'Mindy Project' costume designer Salvador Perez heads guild with technology in mind

Salvador Perez and actress Mindy Kaling on February 23, 2016 in Beverly Hills, California.

Salvador Perez and actress Mindy Kaling on February 23, 2016 in Beverly Hills, California.  (2016 Getty Images)

Since he began his designer career more than 20 years ago, Salvador Perez gets excited every morning about jazzing up costumes for the characters of whatever the story he is telling at the time.

The Emmy-nominated costume designer of Hulu’s "The Mindy Project" and the feature movie “Pitch Perfect 2,” among others, Perez is also the first Latino president of the Costume Designers Guild (CDG), which held its awards show Tuesday night.

Just how he got to be the head of the powerful union founded in 1953 doesn’t go unnoticed. The media loves him. His licensed name “Salvador Perez Collection” sells out on and his business savvy and dedication and love for the craft of costume design is evident to everyone around him.

With over 17,000 Instagram followers, he knows the value of his brand resonates with the younger generations that watch their shows on small screens and mobile devices, pay per view and On Demand.

He says he appreciates the artistry and craft that goes into his work, yet has never forgotten where he came from. For him, being a Latino is a blessing that has provided him the Latino work ethic that allowed his success.

“I am fluent in both languages English and Spanish and I know that if a show needs 1,000 or perfectly period military suits, I can get them all done with my team of professional seamstresses,” he said. “I believe if you are passionate the right people notice, the work pays off and people are willing to work with you again.”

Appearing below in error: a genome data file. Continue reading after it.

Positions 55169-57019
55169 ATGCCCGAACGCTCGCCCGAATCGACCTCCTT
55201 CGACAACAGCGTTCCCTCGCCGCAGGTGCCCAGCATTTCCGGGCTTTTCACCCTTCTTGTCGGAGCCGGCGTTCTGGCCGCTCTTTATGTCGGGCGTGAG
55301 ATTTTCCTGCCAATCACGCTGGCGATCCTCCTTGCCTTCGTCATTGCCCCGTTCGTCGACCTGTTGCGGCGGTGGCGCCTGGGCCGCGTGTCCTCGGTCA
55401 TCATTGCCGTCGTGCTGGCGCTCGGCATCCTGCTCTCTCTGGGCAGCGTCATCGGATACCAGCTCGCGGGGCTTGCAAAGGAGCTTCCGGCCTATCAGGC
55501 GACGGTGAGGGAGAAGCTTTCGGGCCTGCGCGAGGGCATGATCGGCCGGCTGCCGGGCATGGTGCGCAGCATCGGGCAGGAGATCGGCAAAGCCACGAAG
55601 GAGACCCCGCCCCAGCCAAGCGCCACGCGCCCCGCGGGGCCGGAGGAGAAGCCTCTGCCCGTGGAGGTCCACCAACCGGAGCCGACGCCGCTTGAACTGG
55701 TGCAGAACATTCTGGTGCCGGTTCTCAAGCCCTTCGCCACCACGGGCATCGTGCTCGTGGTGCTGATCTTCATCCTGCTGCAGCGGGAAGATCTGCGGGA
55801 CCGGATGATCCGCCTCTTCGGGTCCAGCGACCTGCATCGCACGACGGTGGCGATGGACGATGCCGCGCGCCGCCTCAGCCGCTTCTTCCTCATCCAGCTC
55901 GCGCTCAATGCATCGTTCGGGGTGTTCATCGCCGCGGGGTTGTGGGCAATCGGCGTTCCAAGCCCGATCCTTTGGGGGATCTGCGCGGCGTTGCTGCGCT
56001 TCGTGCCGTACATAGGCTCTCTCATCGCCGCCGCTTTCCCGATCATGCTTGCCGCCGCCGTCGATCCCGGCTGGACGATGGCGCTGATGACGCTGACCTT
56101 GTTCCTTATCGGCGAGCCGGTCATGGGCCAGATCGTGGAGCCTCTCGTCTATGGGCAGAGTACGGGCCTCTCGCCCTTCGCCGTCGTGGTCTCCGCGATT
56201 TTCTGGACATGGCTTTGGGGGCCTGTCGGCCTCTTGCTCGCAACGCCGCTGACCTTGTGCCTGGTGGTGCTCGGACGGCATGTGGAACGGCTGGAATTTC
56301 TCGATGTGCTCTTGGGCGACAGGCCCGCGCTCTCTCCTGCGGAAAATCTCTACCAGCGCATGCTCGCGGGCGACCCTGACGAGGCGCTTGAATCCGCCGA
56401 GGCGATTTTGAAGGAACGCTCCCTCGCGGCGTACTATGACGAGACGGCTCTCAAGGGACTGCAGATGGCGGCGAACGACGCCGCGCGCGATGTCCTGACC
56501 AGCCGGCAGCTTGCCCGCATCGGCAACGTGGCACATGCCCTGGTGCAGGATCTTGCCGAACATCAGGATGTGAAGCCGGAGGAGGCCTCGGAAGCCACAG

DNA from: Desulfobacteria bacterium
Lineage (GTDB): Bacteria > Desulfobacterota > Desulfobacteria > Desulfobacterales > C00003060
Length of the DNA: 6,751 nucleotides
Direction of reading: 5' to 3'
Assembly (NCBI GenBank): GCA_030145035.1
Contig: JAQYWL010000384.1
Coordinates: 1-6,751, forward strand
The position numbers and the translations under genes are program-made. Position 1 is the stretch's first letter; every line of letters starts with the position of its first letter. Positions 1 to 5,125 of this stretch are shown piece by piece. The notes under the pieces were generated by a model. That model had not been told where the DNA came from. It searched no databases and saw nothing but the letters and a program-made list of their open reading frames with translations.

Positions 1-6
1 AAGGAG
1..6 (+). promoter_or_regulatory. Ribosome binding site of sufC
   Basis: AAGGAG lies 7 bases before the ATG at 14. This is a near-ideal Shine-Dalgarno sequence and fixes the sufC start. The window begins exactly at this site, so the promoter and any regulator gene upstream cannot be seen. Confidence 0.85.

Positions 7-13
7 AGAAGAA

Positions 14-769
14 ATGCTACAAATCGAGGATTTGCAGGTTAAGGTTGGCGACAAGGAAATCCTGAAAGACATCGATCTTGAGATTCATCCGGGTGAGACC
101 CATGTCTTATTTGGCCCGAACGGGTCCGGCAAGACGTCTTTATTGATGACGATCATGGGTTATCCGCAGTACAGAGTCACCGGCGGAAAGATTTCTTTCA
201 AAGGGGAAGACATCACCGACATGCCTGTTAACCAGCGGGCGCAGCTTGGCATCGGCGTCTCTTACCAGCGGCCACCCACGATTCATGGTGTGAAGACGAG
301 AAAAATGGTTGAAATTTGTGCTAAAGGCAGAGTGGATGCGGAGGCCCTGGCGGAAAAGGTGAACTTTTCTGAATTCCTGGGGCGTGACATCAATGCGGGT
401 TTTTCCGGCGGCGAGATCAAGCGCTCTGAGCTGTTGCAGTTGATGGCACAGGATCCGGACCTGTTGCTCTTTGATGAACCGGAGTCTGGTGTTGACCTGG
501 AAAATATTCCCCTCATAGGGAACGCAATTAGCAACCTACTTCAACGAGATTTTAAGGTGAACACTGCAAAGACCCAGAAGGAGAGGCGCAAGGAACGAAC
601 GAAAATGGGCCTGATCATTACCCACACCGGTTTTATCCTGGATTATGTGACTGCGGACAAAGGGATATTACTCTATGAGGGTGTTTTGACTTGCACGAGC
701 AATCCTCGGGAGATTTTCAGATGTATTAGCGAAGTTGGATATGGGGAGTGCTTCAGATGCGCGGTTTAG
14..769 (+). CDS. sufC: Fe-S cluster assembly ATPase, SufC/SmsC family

Recently Perez sat down with Fox News Latino in his L.A. headquarters.

FNL: When did you get your first professional film/or television costume job?

SP: I worked my way up the ladder, never expecting to be the costume designer right away, I just wanted to do good work that people liked. And Deborah Lynn Scott, the costume designer of Titanic, asked me to head up her work room (costume sewing room) in Mexico in charge of making hundreds of military suits and period costumes – they were paying over $600 a suit in London but I got each one made for $150 because I could speak to the workers and would go around Mexico to select fabric and trims. (…) So I didn’t have the typical path that most designers have. Most must start off as an apprentice, than a PA, then a seamstress then a costumer. See, I had always been told - you have to work your way up from seamstress to assistant designer then get your first bunch of low budgets as an assistant. But that was not what happened. I was given a once in a lifetime chance and I took it.

FNL: What advice do you give anyone interested in being a costume designer?

SP: You have to always be prepared. I believe as the president of the CDG it’s my job to help educate others to be the best prepared for themselves and to make ready to change when our field of costume design goes through shifts. If you have to learn CGI or animation to get the job, then you have to take classes. I want to make sure that the costume designers of the next generation are not delusional when they join the union. And, yes, you have to know how to draw and shop fabrics and design, but you have to have a skill that can generate an income.

FNL: Was it hard winning over the union to be the president of the CDG Local 892?

SP: They were looking for change and I, being a member that also wanted change, decided to run. But it was not easy … I happened to be running against the president and an Academy Award winning Costume Designer Mark Bridges … and I won! By a small margin, but I won. I believe that with this title, it is my job to make sure we are not left out of the deals in new platforms and negotiating new contracts.

Mildred Brignoni is a freelance writer based in Los Angeles.

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